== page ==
Which flowers bloom in March?

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For gardeners intent on keeping as much colour as possible on display in their yards throughout the year, dependable March bloomers or early spring bloomers are indispensable. The best strategy to accomplish this goal is to combine the planting of annuals, perennials, bulbs and shrubs. Climate zones vary widely, so a plant that is a dependable March bloomer in some areas might bring colour to your garden either earlier or later.

March blooming annuals

Finding annuals or biennials that bloom reliably from the late winter through the early spring is as easy as taking a trip to your local garden centre where the plants that work best in your area will be on sale.

The most common flowers in this category include pansies, violas and flowering cabbage or kale. They can be planted as early as the autumn even in the coldest regions of the UK to give your garden colour through winter and into early spring.

Violas and pansies are hardy throughout the UK. They have yellow, gold, orange, purple, violet, red or white flowers. In colder winter areas, look for plants in your local nursery to transplant during those first days of spring. They only grow to about 15 cm (6 inches) so are best used as spot colour.

The colour in flowering cabbage or kale comes from its leaves and can be found in a creamy white, green and various shades of purple. The plants are hardy in all regions of the UK. They will remain colourful as long as the temperature stays above -9.44 to -6.67 degrees Celsius (15 to 20 degrees Fahrenheit). These ornamental plants grow to heights of 25 to 37.5 cm (10 to 15 inches).

March blooming perennials

There are many perennials that will give you colour as early as March. If you find these in your local garden centre you can be sure they are suitable for your area. When you order plants through a catalogue or online, make sure you know your climate zone and if it is suitable for the plants you select. Listed here are some of the more widely planted early blooming perennials, most of which can be planted anywhere in the UK.

Primrose (primula denticulata and others), comes in white, yellow, purple or pink and typically grows to a height of 20 to 30 cm (8 to 12 inches). Bleeding Heart (dicentra spectablis and others) is a distinctive garden plant of varying heights which bears red, pink or white flowers. Sweet Violet (viola odorata) not only blooms early, it is well known for its distinctive scent. Flowers are either blue, purple or pink and grow to 20 cm (8 inches).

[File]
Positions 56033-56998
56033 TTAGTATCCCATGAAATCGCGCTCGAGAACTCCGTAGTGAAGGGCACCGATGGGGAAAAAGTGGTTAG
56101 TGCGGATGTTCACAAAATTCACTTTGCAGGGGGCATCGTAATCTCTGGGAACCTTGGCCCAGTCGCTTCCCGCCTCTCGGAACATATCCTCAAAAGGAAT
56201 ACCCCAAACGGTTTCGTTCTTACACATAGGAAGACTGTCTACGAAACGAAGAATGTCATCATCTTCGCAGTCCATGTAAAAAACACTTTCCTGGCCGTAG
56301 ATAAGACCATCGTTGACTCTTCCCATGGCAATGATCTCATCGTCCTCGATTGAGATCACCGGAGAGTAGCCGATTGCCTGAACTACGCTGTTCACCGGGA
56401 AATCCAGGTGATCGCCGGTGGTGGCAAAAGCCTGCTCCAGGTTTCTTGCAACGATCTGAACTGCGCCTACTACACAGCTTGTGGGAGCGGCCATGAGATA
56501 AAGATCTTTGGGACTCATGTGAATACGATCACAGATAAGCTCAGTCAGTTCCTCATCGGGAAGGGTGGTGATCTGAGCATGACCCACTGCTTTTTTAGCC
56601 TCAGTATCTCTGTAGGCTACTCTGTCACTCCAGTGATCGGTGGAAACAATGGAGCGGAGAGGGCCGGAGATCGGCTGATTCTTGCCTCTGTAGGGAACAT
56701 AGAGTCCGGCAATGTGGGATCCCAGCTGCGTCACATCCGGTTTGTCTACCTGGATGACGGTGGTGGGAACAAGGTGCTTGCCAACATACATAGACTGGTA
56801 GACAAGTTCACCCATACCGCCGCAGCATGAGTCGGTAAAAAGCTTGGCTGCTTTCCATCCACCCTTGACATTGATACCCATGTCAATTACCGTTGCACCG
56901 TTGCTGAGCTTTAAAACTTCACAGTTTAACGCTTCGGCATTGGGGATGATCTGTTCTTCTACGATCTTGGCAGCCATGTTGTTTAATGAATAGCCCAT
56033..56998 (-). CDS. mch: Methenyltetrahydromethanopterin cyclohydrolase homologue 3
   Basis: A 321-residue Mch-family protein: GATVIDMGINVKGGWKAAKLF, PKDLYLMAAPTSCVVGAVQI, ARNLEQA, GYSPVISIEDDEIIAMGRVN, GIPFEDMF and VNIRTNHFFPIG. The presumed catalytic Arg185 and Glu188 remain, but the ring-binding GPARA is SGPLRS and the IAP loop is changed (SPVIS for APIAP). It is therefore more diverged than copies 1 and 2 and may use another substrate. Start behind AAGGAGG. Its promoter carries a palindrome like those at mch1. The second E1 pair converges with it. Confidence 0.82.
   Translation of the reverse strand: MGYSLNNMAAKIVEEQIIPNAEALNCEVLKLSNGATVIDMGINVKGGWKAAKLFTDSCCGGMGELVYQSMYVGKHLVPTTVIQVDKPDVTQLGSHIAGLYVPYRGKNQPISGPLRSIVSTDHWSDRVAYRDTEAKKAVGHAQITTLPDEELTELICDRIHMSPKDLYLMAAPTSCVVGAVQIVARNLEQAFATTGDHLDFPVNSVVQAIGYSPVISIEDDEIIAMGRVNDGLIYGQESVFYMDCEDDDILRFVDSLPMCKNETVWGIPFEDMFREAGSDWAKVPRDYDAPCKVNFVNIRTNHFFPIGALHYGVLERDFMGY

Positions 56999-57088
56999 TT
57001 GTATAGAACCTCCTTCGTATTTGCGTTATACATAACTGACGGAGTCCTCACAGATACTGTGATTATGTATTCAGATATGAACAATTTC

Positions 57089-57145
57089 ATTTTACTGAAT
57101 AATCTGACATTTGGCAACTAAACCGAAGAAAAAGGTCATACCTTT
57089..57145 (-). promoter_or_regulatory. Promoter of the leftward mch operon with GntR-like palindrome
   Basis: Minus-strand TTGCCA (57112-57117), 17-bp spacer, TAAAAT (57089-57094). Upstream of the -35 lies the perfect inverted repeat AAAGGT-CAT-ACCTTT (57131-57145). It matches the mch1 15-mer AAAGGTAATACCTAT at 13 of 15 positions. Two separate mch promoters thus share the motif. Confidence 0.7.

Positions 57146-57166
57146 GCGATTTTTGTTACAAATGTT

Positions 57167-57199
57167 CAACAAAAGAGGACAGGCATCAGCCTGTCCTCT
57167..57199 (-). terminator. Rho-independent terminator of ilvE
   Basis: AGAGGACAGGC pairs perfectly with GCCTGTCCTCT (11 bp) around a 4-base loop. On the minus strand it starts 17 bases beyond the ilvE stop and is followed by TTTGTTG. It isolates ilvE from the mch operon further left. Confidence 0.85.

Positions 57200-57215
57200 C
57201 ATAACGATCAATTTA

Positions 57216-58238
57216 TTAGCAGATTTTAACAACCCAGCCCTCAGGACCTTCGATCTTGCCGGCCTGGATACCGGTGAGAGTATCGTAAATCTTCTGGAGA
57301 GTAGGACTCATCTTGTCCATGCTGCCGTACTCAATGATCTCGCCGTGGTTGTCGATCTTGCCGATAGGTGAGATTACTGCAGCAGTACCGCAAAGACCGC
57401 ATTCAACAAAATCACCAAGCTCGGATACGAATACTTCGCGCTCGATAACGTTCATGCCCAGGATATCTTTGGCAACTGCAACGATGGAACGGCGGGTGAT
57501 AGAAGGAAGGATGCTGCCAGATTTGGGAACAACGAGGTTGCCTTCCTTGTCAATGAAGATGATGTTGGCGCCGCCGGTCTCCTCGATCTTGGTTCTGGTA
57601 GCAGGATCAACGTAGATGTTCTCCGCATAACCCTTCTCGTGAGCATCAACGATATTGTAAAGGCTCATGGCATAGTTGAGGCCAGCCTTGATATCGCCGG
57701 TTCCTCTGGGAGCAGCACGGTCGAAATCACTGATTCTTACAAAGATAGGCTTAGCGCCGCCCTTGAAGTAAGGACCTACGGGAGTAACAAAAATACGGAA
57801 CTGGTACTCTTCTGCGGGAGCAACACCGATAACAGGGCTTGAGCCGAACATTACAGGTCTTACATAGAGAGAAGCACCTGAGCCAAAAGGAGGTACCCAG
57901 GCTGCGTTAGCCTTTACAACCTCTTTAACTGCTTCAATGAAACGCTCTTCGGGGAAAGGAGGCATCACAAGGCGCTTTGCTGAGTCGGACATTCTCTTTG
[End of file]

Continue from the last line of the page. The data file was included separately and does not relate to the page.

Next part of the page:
Lenten Rose (helleborus orientalis) deserves special mention. This unusual plant with its delicate, almost translucent, flowers and dark green leathery leaves bears pink, white or purple flowers in the late winter or early spring and grows to 45 cm (18 inches). It's been reported to poke its way out of snow when it's ready to bloom.

All the early blooming perennials listed here thrive in an area of your garden that is either fully or partially shaded. They like to be kept fairly moist in a soil that drains well.

March blooming bulbs

In some warmer climates daffodils or even tulips can bloom as early as March. For reliable early season colour, planting bulbs with the word "snow" in their names is a good bet. Glory of Snow (chionodoxa gigantea), Snow crocus (crocus chrysanthus) and Snowdrop (galanthus nivalis) grow to heights of about 10 to 12.5 cm (4 to 5 inches). With this selection of bulbs you can accent your yard with blue, pink, white, gold or purple flowers. While they don't incorporate the word "snow" in their names, these next two bulbs will also perform well in the late winter to early spring. Siberian Squill (scilla sibirica) grows to about 10 cm (4 inches) with either blue or white flowers. Winter Aconite (eranthus hyemalis) will reach about 10 cm (4 inches) and has yellow flowers.

March blooming shrubs

Shrubs that can give structure and provide colour to your garden in the early spring are very valuable plants. Forsythia (forsythia mandschurica) is the most commonly planted early blooming shrub. Growing to a height of 1.8 to 2.4 m (6 to 8 feet) it puts on a spectacular show of yellow flowers and generally signals the arrival of spring. As with all perennials, blooms in colder areas will be somewhat later.

Less frequently seen, and generally an even earlier bloomer than forsythia, is witch hazel (hamamelis x intermedia). It grows to about the same height as forsythia and also has yellow flowers. In addition to its late winter colour, witch hazel puts on a good show in the autumn when its leaves turn a dark, dramatic red before dropping.

Often seen in more rural areas is flowering quince (chaenomeles speciosa). Common varieties often grow to about 1.5 m (5 feet) and provide a spectacular display of red, pink or white flowers for about two weeks in late winter or very early spring.

Other good choices include Korean Spice viburnum (viburnum carlesii), Spicebush (lindera benzoin) and Spring Heath (Erica carnea).

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